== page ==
Larry Miller: A life fully lived
An empty space — in chair and in so many hearts
Michael Brandy, Deseret News
Nobody sat in the baby-blue folding aisle chair at the bottom of Section 17 — the one at the end of Row A across the court from the visiting team bench — during the Utah Jazz basketball game Saturday at EnergySolutions Arena.
The normal occupant of that highly visible spot — as everybody in attendance knew well — was missing.
He was also being missed.
A night after his death, Larry H. Miller's seat was left empty as one of several heartfelt gestures and tender tributes the Jazz made to honor the man responsible for the sold-out building and for the successful franchise.
"It's going to be tough," said Jazz point guard Deron Williams. "We're definitely going to miss him over there."
Everywhere really, but that's where he was most visible at games over the years.
"Make no mistake," said Jazz general manager Kevin O'Connor, "that's going to be missed that you're not going to look over there and see him sitting there."
Funeral services will take place next weekend, but the Jazz certainly didn't wait to memorialize their former boss.
Flags outside of the arena were put at half-staff after the 64-year-old Miller died due to diabetes-related causes Friday afternoon.
Prior to tipoff, the arena lights were dimmed except for two spotlights that glowed down from above onto the empty seat next to his mourning wife, Gail Miller.
That moment — and a pregame dinner by the entire family upstairs — was the highlight of "a remarkable evening" for Miller's son, Steve.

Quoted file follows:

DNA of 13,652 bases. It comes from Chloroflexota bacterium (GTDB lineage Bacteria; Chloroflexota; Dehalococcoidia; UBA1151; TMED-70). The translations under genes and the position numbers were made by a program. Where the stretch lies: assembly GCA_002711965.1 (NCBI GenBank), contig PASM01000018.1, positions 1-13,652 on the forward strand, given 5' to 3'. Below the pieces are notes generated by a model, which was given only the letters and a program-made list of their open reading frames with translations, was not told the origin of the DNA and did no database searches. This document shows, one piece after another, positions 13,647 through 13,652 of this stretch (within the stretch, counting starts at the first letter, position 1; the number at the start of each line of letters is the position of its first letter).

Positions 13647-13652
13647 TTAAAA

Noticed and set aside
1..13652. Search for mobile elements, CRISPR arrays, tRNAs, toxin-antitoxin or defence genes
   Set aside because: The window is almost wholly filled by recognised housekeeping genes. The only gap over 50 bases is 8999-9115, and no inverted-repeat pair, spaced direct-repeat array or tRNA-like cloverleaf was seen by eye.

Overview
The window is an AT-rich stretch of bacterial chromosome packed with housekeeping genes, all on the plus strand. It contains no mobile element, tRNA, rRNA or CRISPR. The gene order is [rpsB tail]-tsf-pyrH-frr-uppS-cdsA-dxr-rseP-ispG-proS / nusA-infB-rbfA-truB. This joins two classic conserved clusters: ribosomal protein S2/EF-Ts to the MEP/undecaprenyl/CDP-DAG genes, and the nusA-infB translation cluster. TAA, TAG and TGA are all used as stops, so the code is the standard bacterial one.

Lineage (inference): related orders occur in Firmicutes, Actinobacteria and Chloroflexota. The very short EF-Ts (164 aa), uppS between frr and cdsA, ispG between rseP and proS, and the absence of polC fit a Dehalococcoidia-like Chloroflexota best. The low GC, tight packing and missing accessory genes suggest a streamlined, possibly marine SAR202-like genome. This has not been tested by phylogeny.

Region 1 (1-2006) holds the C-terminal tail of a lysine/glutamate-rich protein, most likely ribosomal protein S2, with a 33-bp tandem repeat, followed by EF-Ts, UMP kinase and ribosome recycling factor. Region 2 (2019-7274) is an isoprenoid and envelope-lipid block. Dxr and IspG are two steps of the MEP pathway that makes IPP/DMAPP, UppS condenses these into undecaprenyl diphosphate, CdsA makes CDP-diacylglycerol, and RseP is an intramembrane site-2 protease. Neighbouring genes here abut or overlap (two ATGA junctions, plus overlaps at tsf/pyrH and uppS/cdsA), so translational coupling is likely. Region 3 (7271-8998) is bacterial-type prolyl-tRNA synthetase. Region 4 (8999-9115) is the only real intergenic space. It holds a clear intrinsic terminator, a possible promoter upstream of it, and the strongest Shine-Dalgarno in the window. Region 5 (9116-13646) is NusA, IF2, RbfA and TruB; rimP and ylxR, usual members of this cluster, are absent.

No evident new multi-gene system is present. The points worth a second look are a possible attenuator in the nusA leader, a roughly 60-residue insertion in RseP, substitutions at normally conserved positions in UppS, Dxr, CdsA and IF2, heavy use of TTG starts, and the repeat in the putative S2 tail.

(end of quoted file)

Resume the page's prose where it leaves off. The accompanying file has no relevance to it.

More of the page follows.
"The symbolism of the empty chair — that was powerful," he said. "That was very visual for me."
At the same time, a photo of Miller and the years of his life, 1944-2009, were displayed followed by a short video on Miller's life.
During the presentation, the multi-business mogul and philanthropist spoke in an old interview about how he'd like to be remembered by future generations as "a man who loved Utah."
The Utah crowd reciprocated that love on this special night — at first in a poignant and paradoxical way by honoring the always outspoken and opinionated Miller with a moment of silence.
Then 19,911 fans joined together, as requested, in singing the national anthem in unison before the starting lineups were announced.
Jazz players gave multiple fitting tributes themselves.
Gail Miller was given a pre-game courtside hug by Williams and an in-game greeting by Matt Harpring when he first entered the contest.
The players also sported patches with his familiar LHM initials inscribed on the old purple, green and yellow "J" note that was the team logo when Miller bought 100 percent of the franchise's shares on June 24, 1986. They'll wear the old-school memorial patches the rest of the season.
The Jazz's final tribute came in the form of a 102-88 victory over the New Orleans Hornets.
Williams capped the win off by following Jazz coach Jerry Sloan's suggestion of giving the game ball to Gail Miller in an emotional ending to the night.
Miller had previously received a bouquet of flowers from Bear and condolences from throngs of well-wishers, including referee Ken Mauer during a fourth-quarter time-out. Other Miller family members were also given flowers by Jazz dancers.
John Sudbury, the well-known fan who's cheered on the Jazz and teasingly taunted opponents for three decades, had an empty feeling seeing the empty seat across the arena from his spot behind the announcer's table.
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